Via BBC. I came across this story some days ago but I wasn’t sure about posting this as a ‘peak jobs’ piece. However, given its connection with offshoring (one of the first stages in the peak employment transition) and the troubled recent history between Goodyear and France I thought it worthy of inclusion. Goodyear managers freed at French plant. Excerpt:
Workers at a Goodyear plant in Northern France have released two managers held captive since Monday morning in a dispute over the plant’s closure. The director of production at the site in Amiens, Michel Dheilly, and human resources chief Bernard Glaser had not been allowed to leave the plant site. They were released on Tuesday afternoon minutes after police entered the plant.
Staff and management have been negotiating for years over how to deal with the loss-making site. The union has been pushing for a redundancy plan with more generous payoffs. They want redundancy packages of between 80,000 euros (£66,000; $109,100) and 180,000 euros, as well as job retraining assistance for 24 months, rather than the 15 currently on offer.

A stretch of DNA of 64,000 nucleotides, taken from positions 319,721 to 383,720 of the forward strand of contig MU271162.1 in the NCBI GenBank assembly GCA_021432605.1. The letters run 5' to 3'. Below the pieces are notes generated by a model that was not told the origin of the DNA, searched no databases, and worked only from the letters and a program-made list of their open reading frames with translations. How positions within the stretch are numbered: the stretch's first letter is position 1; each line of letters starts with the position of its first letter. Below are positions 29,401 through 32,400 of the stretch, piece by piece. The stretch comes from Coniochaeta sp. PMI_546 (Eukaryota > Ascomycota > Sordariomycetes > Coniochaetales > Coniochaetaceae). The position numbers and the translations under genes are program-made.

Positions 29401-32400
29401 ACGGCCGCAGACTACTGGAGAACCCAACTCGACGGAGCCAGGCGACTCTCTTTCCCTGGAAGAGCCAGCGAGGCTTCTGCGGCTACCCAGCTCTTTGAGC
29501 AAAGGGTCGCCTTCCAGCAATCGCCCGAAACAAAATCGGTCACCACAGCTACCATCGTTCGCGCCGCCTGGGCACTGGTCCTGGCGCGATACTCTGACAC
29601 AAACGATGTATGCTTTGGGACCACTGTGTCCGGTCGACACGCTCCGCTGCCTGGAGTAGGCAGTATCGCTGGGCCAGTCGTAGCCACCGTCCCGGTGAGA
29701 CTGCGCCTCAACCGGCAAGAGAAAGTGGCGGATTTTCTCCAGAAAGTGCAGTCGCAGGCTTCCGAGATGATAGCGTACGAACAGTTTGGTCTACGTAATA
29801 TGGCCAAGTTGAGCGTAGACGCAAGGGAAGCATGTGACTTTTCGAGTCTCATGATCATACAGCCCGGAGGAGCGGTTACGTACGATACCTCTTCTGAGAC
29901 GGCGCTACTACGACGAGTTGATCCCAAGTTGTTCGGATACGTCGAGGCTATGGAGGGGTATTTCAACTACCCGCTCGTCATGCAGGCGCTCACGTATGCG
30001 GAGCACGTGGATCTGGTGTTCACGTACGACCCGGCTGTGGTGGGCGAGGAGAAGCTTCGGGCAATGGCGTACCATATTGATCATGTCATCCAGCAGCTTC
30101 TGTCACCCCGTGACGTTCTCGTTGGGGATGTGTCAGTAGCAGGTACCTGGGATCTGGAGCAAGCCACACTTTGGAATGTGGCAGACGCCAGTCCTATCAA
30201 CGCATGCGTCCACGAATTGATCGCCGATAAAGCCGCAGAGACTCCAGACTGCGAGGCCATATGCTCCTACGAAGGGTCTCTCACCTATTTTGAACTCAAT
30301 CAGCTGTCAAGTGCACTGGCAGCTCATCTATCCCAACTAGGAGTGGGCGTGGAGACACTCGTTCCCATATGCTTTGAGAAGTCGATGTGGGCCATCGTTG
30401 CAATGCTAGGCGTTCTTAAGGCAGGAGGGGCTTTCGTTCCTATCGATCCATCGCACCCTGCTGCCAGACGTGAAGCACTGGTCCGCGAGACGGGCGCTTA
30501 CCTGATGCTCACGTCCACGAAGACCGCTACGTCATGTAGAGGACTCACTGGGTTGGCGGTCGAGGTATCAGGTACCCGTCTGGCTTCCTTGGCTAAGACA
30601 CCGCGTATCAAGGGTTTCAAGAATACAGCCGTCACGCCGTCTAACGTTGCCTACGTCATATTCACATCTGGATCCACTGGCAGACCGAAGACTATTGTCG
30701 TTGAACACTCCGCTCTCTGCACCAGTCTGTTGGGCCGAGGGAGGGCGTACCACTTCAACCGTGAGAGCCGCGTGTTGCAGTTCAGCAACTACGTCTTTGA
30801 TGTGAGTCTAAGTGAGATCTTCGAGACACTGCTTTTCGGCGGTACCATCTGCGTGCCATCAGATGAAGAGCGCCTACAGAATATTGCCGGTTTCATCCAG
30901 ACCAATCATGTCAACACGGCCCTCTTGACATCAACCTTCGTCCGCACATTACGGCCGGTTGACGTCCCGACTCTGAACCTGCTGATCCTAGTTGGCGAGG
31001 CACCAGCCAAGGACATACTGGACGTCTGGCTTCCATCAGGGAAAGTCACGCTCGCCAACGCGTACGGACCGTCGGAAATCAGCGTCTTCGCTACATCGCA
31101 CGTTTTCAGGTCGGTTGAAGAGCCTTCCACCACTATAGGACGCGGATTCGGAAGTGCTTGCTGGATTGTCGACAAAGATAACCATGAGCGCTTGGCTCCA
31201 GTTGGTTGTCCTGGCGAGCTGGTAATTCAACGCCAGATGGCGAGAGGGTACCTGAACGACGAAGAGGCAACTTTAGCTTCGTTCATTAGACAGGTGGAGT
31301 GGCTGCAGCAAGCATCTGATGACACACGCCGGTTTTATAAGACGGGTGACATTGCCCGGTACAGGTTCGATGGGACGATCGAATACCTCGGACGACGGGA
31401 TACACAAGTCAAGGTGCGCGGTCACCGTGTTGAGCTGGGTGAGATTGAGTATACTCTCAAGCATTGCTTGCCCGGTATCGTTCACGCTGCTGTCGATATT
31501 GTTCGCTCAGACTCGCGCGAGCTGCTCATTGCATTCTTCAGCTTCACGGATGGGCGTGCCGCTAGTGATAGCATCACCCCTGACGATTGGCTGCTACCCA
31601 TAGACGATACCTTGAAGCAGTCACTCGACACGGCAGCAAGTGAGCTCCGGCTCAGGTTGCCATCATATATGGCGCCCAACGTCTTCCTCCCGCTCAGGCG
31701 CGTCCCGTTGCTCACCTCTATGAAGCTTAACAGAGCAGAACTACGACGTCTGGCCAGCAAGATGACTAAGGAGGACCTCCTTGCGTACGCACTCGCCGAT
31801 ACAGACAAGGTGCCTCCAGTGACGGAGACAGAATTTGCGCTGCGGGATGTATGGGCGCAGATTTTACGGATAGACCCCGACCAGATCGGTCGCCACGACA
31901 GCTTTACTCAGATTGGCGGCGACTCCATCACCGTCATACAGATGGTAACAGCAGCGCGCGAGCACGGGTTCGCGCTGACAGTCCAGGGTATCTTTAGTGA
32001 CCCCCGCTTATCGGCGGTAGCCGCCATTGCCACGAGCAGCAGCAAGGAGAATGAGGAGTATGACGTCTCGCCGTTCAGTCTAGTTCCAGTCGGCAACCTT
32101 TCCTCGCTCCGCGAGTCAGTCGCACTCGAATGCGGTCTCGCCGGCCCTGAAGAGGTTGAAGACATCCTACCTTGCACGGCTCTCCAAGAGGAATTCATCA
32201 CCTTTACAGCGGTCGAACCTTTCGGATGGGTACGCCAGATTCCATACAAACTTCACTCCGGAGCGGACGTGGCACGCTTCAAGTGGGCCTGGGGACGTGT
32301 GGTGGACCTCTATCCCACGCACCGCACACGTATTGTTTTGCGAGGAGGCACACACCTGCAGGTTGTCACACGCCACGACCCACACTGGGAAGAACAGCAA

Mike Shedlock via MISH’S Global Economic Trend Analysis has been following this story through 2013 and provides some good background. Mike is a US-based economic conservative and although I find his views challenging they are at least global and though-provoking. See: Montebourg Announces Deal Between Goodyear and Titan to Save Union Jobs (One Problem – Goodyear Did Not Even Receive the Offer).